What we thought: A disorientating mix of surreal and only-too-real, funny and bitterly sad, optimistically hopeless and fatalistically uplifting. An old folks’ home run by a cynical corporate management seems a depressing prospect. The physical deterioration of the residents is mirrored by their shabby surroundings and echoed by the crumbling morality of their ‘CareFriends’.
But the failings of the body are tempered by this exceptional tribute to the human mind. Imagination, whether manifest in stubborn delusion, drug-fuelled fantasy or erotic daydream, is the unifying element and only means of escape. And everyone, staff, residents and visiting relatives want nothing more than to escape.
Dot’s here looking for Leonard. His mind has gone and after the incident with the horse, she knows she can’t cope alone. She follows him to Green Acres, which seems at odds with the pictures in the brochure. She’s on Ward B, not the best, but not the worst. The question remains, where is Leonard?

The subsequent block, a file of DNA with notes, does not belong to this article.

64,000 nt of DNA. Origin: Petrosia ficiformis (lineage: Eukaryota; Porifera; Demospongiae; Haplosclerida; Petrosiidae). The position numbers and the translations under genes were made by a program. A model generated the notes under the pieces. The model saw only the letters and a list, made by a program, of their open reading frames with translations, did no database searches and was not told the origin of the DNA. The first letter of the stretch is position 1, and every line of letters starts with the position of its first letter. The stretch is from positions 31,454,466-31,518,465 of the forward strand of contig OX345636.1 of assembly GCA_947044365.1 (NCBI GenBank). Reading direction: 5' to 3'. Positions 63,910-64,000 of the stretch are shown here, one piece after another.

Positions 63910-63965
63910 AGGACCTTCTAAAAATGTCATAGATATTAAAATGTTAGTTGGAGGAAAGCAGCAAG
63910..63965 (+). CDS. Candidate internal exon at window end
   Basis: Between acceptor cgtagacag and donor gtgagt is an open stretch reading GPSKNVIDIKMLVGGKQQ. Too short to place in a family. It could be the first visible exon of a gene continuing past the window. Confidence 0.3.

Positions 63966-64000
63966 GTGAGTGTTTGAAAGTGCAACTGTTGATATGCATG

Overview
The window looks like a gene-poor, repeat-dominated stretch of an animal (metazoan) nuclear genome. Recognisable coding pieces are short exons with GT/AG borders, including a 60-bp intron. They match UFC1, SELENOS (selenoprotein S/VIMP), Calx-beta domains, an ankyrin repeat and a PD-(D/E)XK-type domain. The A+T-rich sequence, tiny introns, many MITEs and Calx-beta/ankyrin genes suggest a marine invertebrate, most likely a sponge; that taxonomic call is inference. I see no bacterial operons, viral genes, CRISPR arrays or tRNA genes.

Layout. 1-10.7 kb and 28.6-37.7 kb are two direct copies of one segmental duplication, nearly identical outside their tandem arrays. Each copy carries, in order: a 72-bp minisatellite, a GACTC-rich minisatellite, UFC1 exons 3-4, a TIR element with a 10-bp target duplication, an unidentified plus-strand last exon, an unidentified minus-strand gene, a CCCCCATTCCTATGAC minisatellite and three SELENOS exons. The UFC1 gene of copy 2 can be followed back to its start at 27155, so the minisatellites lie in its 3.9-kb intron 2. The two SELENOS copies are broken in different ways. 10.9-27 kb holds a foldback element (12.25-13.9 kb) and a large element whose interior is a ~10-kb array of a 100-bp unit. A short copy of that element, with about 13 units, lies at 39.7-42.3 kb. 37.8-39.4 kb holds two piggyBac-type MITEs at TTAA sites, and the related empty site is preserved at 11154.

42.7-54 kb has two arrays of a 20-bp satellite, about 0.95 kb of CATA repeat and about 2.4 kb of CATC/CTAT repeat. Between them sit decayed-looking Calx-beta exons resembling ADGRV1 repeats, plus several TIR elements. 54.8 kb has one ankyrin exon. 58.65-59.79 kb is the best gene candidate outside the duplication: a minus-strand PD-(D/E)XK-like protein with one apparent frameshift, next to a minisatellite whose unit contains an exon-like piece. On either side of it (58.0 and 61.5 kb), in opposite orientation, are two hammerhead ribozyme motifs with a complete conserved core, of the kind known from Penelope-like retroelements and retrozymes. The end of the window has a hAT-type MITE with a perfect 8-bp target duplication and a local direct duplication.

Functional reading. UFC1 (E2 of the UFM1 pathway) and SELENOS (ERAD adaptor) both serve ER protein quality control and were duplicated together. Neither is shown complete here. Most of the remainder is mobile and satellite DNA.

Populated by fascinating characters of both the endearing and repulsive kind, the bizarre power struggles at the heart of Green Acres lure the reader closer with sharp observation and dark humour. This book provokes thoughtful reflections on mortality, ageing and inevitability, but does so while making you laugh and occasionally grimace.
From a writer whose imaginative acrobatics are ably supported by his dexterity with language and voice, this book will get under your skin.
You’ll enjoy this if you liked: The Hundred-Year Old Man Climbed Out Of A Window and Disappeared by Jonas Jonasson, The Works by Joseph Connolly, Epitaph for a Working Man by Erhard von Büren
Avoid if you don’t like: Some graphic physical descriptions of bodily functions, the truth about ageing, shifting realities
Ideal accompaniments: A pint of cloudy cider and a pork sausage grilled till the skin spilts.
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